Since then video game designers have worked to give their fans bigger and better games. There are even a few in recent years with soundtracks, graphics, and voice acting that could rival big Hollywood or South Asian film productions.

A huge innovation in the realm of video games has been the integration of motion capture. While rotoscoping had been a technique for animation since Max Fleischer created it the 1915 to capture more lifelike body movements, the idea of accurately portraying an actor's face through animation has always been difficult. WETA Digital started this process with The Lord of the Rings trilogy, but James Cameron later fine-tuned the concept while filming the characters in Avatar. Since then, the use of motion capture has caused many voice actors to do more physically demanding but also much more poignant performances.

The performance makes the narrative much more personal since you are, in essence, controlling a character's actions as they move throughout the game. You are the one who keeps the protagonist alive or not through his or her available choices throughout the story. Later on, when that same character is seen handling an intense scene (whether it be losing a loved one, learning a dark secret, or even sacrificing his or herself to save someone else) the actor's performance pulls you in. Also there's something peculiarly attractive about the relationship that games put you into with regard to time since you can play within this imaginary world for as little or as much as you want each time.

A few newer games such as Bioshock Infinite, God of War, The Last of Us, Nier: Automata and Detroit: Become Human have also added a special NPC who ends up traveling with your character throughout most of the story. Often one character is younger than the other and the two gradually become closer as they travel together on their journey. This is where motion capture truly shines, as in many cases the two performers act out their scenes together and in essence makes their interactions feel for lack of a better word… more real.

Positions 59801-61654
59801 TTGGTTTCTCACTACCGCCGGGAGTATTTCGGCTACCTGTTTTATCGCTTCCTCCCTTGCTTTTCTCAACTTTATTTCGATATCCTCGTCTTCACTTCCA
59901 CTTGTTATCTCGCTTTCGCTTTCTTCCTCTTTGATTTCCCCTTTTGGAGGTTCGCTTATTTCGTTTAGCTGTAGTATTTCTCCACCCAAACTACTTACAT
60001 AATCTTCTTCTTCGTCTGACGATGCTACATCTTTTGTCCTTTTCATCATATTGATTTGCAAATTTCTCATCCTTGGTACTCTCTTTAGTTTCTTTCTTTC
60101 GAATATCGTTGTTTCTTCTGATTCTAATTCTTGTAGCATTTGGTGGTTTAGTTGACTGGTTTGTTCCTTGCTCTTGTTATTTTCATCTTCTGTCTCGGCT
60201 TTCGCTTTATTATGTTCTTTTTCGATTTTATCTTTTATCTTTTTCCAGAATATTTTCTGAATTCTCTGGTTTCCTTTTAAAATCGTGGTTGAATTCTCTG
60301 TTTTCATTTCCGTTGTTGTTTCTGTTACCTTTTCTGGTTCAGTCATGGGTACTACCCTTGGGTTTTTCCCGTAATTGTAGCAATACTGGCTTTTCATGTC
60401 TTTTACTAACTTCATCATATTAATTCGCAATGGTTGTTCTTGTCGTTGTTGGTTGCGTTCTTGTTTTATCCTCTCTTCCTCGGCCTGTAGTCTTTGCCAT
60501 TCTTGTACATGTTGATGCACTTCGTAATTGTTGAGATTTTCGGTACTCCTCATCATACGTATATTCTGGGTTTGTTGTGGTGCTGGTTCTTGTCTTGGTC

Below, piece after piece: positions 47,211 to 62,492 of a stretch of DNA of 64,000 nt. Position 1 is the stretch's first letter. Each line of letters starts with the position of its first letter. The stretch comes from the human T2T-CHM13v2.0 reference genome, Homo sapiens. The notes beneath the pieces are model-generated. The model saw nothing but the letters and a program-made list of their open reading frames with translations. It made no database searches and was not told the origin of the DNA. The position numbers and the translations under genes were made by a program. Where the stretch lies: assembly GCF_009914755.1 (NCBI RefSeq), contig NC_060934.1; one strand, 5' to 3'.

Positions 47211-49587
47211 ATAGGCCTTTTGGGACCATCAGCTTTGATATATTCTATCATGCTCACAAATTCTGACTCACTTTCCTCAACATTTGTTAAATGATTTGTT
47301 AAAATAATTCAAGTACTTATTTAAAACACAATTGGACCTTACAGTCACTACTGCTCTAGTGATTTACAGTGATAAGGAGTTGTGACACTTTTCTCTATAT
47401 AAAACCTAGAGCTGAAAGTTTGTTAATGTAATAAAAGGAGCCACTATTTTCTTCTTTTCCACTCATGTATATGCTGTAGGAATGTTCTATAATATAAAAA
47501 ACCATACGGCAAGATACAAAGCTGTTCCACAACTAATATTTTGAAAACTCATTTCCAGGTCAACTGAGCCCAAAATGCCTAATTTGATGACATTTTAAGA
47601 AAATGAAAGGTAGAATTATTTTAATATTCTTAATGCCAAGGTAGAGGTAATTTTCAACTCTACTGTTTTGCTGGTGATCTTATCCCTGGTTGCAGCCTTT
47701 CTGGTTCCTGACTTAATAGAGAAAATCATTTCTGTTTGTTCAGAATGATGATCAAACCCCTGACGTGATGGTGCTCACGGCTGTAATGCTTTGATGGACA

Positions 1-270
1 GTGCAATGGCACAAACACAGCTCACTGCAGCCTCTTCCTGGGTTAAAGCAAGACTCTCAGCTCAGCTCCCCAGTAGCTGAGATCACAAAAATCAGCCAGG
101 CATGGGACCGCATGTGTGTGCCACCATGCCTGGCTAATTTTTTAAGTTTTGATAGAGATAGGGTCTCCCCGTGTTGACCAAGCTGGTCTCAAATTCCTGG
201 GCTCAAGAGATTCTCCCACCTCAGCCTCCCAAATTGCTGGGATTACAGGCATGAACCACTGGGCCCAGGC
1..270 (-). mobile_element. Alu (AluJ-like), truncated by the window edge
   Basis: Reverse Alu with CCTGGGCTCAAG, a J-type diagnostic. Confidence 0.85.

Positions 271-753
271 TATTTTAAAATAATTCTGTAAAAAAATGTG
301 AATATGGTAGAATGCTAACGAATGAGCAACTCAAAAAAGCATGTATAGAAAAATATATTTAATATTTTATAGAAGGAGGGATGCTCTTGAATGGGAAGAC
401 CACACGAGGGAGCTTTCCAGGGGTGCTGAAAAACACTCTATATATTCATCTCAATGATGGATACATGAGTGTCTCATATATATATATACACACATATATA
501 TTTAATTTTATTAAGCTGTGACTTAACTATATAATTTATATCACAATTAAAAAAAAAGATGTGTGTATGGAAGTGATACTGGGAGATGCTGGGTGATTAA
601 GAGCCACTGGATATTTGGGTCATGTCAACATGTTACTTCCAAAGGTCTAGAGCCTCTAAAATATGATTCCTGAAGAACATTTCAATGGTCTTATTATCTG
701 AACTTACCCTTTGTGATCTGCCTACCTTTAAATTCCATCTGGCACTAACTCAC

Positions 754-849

Any game can be stunningly beautiful to look at, but there's just something much more endearing about a game with both good story and character development. Whatever you may say about video games being potentially addictive… it's no different than dealing with any other vice. A video game is essentially taking you out of your reality no different than drugs, alcohol, constantly checking your phone and other addictive behaviors can do. If I'm guilty of enjoying an exceptional narrative over a long period of time, then so be it. Video games, for me, offer food to the eyes, ears, brain and thumbs and we should celebrate our pleasure in them as we would any other art form.

Now I should go and check in on Joel and Ellie to see where they're heading off to next...

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Jennifer Allen works at Saathee and is also a Podcaster, Blogger, Photographer, Graphic Artist, Martial Arts Practitioner, and all around Pop Culture Geek.